Even if he had never had to testify on behalf of Christmas toys, A.C. Gilbert would still be remembered for living a remarkable life. Born in Oregon in 1884, Gilbert excelled at athletics, once holding the world record for consecutive chin-ups (39) and earning an Olympic gold medal in the pole vault during the 1908 Games. In 1909, he graduated from Yale School of Medicine with designs on remaining in sports as a health advisor.

But medicine wasn’t where Gilbert found his passion. A lifelong performer of magic, he set his sights on opening a business selling illusionist kits. The Mysto Manufacturing Company didn’t last long, but it proved to Gilbert that he had what it took to own and operate a small shingle. In 1916, three years after introducing the Erector sets, he renamed Mysto the A.C. Gilbert Company.

Erector was a big hit in the burgeoning American toy market, which had typically been fueled by imported toys from Germany. Kids could take the steel beams and make scaffolding, bridges, and other small-development projects. With the toy flying off shelves, Gilbert’s factory in New Haven, Connecticut grew so prosperous that he could afford to offer his employees benefits that were uncommon at the time, like maternity leave and partial medical insurance.

Gilbert’s reputation for being fair and level-headed led the growing toy industry to elect him their president for the newly created Toy Manufacturers of America, an assignment he readily accepted. But almost immediately, his position became something other than ceremonial: His peers began to grow concerned about the country’s involvement in the war and the growing belief that toys were a dispensable effort.

President Woodrow Wilson had appointed a Council of National Defense to debate these kinds of matters. The men were so preoccupied with the consequences of the U.S. marching into a European conflict that something as trivial as a pull-string toy or chemistry set seemed almost insulting to contemplate. Several toy companies agreed to convert to munitions factories, as did Gilbert. But when the Council began discussing a blanket prohibition on toymaking and even gift-giving, Gilbert was given an opportunity to defend his industry.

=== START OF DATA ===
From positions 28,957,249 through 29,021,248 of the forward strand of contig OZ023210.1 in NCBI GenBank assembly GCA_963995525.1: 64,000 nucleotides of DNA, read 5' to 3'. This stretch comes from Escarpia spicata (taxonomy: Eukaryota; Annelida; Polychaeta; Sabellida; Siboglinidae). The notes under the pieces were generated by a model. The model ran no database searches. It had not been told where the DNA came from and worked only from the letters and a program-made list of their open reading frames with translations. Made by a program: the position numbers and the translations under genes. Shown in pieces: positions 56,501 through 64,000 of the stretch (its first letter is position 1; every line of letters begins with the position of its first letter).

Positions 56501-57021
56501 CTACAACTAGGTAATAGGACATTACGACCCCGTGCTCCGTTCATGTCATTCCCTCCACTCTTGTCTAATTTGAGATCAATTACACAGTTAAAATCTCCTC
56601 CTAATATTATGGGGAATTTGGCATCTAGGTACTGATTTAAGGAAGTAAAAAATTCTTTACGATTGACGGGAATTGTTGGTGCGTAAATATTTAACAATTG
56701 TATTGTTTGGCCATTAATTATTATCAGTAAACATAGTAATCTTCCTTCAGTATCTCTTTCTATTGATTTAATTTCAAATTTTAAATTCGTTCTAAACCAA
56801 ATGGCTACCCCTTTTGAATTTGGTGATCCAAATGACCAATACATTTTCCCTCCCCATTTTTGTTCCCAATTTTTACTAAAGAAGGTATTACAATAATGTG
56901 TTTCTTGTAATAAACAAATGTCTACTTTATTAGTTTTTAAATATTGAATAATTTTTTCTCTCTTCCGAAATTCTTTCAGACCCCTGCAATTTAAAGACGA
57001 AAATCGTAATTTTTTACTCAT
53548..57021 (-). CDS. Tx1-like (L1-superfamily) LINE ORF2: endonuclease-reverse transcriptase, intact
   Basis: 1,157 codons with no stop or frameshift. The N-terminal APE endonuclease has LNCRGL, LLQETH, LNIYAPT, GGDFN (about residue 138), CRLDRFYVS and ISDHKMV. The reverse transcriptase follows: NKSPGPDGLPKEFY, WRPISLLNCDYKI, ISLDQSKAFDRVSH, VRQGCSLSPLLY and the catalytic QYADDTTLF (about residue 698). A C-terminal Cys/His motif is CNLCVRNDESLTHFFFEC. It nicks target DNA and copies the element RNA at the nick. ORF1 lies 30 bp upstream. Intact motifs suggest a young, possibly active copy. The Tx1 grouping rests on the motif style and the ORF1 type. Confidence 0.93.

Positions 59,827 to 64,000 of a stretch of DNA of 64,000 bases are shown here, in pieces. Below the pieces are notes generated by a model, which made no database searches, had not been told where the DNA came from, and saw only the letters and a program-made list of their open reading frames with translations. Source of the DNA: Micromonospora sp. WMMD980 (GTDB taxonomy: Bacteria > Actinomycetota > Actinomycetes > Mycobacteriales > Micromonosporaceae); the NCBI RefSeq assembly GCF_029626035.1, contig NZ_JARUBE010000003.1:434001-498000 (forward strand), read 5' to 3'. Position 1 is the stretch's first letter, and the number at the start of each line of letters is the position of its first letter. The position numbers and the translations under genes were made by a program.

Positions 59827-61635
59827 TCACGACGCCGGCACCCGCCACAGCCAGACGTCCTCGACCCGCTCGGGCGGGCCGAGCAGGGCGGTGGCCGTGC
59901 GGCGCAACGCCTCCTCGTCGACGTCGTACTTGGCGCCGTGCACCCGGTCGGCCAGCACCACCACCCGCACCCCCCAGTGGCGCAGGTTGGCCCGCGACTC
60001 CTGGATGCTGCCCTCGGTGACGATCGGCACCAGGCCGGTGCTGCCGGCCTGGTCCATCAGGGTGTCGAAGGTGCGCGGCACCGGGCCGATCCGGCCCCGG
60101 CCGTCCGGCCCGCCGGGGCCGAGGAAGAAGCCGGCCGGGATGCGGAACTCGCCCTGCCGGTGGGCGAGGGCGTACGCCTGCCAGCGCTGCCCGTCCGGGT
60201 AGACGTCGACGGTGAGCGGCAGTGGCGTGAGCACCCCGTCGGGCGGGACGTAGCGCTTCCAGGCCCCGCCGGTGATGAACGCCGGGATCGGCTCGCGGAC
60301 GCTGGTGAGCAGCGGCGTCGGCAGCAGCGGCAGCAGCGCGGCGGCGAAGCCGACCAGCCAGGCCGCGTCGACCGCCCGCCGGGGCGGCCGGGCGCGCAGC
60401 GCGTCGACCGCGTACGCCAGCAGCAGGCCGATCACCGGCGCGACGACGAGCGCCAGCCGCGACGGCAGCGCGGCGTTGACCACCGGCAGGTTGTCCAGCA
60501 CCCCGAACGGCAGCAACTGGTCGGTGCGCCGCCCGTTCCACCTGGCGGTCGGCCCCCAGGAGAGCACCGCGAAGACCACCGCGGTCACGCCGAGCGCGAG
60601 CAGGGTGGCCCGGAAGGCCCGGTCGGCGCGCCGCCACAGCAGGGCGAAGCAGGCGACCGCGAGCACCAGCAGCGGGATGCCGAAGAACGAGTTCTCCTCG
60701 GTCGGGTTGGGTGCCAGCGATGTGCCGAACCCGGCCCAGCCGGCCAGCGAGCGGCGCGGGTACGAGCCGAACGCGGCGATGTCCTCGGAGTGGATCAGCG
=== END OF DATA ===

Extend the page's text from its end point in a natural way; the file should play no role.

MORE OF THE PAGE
Before Gilbert was allowed into the Council’s chambers, a Naval guard inspected each toy for any sign of sabotage. Satisfied, he allowed Gilbert in. Among the officials sitting opposite him were Secretary of War Newton Baker and Secretary of the Navy Josephus Daniels.

“The greatest influences in the life of a boy are his toys,” Gilbert said. “Yet through the toys American manufacturers are turning out, he gets both fun and an education. The American boy is a genuine boy and wants genuine toys."

He drew an air rifle, showing the committee members how a child wielding less-than-lethal weapons could make for a better marksman when he was old enough to become a soldier. He insisted construction toys—like the A.C. Gilbert Erector Set—fostered creative thinking. He told the men that toys provided a valuable escape from the horror stories coming out of combat.

Armed with play objects, a boy’s life could be directed toward “construction, not destruction,” Gilbert said.

Gilbert then laid out his toys for the board to examine. Secretary Daniels grew absorbed with a toy submarine, marveling at the detail and asking Gilbert if it could be bought anywhere in the country. Other officials examined children’s books; one began pushing a train around the table.

The word didn’t come immediately, but the expressions on the faces of the officials told the story: Gilbert had won them over. There would be no toy or gift embargo that year.

Naturally, Gilbert still devoted his work floors to the production efforts for both the first and second world wars. By the 1950s, the A.C. Gilbert Company was dominating the toy business with products that demanded kids be engaged and attentive. Notoriously, he issued a U-238 Atomic Energy Lab, which came complete with four types of uranium ore. “Completely safe and harmless!” the box promised. A Geiger counter was included. At $50 each, Gilbert lost money on it, though his decision to produce it would earn him a certain infamy in toy circles.

“It was not suitable for the same age groups as our simpler chemistry and microscope sets, for instance,” he once said, “and you could not manufacture such a thing as a beginner’s atomic energy lab.”